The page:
Overcoming Writer’s Block

Writer’s block is a condition, primarily associated with writing, in which an author loses the ability to produce new work, or experiences a creative slowdown. The condition ranges in difficulty from coming up with original ideas to being unable to produce a work for years. (Wikipedia)

beautiful journalist looks typewriter

It was a surprise for me to discover how much has been written about writer’s block in English. In my culture (Russian), the same thing is called творческий кризис (‘creative crisis’) or творческий затык (‘creative block’), and quite often, authors are shy to discuss this intimate state of mind, because it is associated, in the first place, with weakness of character. Russian authors usually suggest three steps of overcoming the block:

  1. Push away your fear by allowing yourself to write bad. If you ignore others’ remarks about your bad writing and simply go forward, your writing will improve.
  2. Your lack of ideas comes from the lack of knowledge. Learn more about the subject of your writing (the time which you are trying describe, the psychology of people, the place where you build your scenes, etc.) and creative ideas will pour into your head.
  3. No procrastination! Do not allow yourself to think about doing it tomorrow. Sit down and write. Do it now.

These three simple rules really help. Why don’t you try them if you have a writer’s block?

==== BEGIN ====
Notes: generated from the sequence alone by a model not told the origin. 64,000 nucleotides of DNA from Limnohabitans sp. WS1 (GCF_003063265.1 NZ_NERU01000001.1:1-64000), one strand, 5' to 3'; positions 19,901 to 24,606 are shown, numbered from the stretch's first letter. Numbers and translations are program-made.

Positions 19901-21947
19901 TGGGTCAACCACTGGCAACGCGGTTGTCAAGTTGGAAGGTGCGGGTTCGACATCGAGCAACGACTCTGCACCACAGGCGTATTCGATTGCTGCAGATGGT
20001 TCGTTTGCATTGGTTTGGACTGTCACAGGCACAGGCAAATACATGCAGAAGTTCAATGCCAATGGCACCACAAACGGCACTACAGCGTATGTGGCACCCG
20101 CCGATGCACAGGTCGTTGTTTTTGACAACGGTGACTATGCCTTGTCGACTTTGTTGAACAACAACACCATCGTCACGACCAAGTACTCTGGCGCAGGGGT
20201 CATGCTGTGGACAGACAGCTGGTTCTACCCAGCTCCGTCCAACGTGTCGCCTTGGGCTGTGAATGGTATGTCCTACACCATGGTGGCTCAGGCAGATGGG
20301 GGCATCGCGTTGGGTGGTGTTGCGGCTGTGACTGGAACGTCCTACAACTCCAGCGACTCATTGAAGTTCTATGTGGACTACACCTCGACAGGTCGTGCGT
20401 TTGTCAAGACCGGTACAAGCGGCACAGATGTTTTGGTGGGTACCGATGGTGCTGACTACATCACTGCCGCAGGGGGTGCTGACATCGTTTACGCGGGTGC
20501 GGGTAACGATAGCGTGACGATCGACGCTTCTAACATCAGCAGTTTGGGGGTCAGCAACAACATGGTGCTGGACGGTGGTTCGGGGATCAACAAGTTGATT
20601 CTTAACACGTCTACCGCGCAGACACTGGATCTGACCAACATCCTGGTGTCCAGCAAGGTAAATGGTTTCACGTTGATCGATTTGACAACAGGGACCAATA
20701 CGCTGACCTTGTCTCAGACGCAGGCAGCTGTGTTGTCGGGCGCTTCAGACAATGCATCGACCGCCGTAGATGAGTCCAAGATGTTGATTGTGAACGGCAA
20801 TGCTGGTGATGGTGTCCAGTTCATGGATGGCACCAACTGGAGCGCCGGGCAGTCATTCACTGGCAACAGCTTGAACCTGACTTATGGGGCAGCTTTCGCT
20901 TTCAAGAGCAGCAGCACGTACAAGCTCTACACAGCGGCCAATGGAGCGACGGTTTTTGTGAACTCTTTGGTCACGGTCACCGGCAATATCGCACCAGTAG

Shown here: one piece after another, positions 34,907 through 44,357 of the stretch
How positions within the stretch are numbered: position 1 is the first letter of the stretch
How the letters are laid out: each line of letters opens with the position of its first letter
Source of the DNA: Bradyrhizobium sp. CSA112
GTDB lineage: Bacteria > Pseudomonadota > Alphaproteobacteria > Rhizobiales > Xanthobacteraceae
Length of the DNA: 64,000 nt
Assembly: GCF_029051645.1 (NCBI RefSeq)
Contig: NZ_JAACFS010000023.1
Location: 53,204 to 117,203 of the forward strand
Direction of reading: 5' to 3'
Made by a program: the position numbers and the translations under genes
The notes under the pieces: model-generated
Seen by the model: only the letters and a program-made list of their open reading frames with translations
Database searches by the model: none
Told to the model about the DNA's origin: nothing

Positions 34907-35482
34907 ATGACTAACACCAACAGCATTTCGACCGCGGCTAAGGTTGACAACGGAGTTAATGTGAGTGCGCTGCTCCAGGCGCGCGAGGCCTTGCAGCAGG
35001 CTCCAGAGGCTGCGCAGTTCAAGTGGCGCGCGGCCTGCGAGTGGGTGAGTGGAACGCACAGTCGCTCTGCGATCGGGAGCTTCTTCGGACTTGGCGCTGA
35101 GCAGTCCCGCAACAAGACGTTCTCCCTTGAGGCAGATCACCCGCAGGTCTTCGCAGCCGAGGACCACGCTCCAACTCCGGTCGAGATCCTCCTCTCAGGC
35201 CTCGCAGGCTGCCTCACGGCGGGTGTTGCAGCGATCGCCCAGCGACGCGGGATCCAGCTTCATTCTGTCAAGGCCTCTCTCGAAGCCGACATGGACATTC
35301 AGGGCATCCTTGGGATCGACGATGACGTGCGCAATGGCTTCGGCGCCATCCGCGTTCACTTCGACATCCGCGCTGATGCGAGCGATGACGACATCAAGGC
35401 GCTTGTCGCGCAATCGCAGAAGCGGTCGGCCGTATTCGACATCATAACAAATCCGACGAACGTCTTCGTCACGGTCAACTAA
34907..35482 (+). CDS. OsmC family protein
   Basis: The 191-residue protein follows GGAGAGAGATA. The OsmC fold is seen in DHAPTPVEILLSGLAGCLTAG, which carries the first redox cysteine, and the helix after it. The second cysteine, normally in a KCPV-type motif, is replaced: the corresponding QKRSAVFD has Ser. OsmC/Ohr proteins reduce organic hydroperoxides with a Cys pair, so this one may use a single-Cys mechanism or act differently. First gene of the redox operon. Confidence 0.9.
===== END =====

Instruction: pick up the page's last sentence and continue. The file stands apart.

“The secret of getting ahead is getting started. The secret of getting started is breaking your complex overwhelming tasks into small manageable tasks, and then starting on the first one.” — Mark Twain

As a bonus, here is a link to a wonderful collection of quotes by worldly-known writers about overcoming writer’s block from Ken Miyamoto’s blog

“I don’t believe in writer’s block or waiting for inspiration. If you’re a writer, you sit down and write.” — Elmore Leonard

 

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3 Comments

  1. Rina – Thanks for sharing the three Russian tips about overcoming writer’s block – wise advice that I will heed this next week. I just finished watching the moving, “The Battle for Sevastopol” on Amazon Prime. I was intrigued by the title after having read your blog about the city. The movie was well-made and gave me more background information on WWII that I was not familiar with.

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  2. Yes, I do free writing, bad writing, until something starts to flow. Good advice.

    Liked by 1 person

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  3. You’re right. Sometimes, you just need to sit down and start writing. The ideas start flowing. Thanks!

    Liked by 1 person

    Reply

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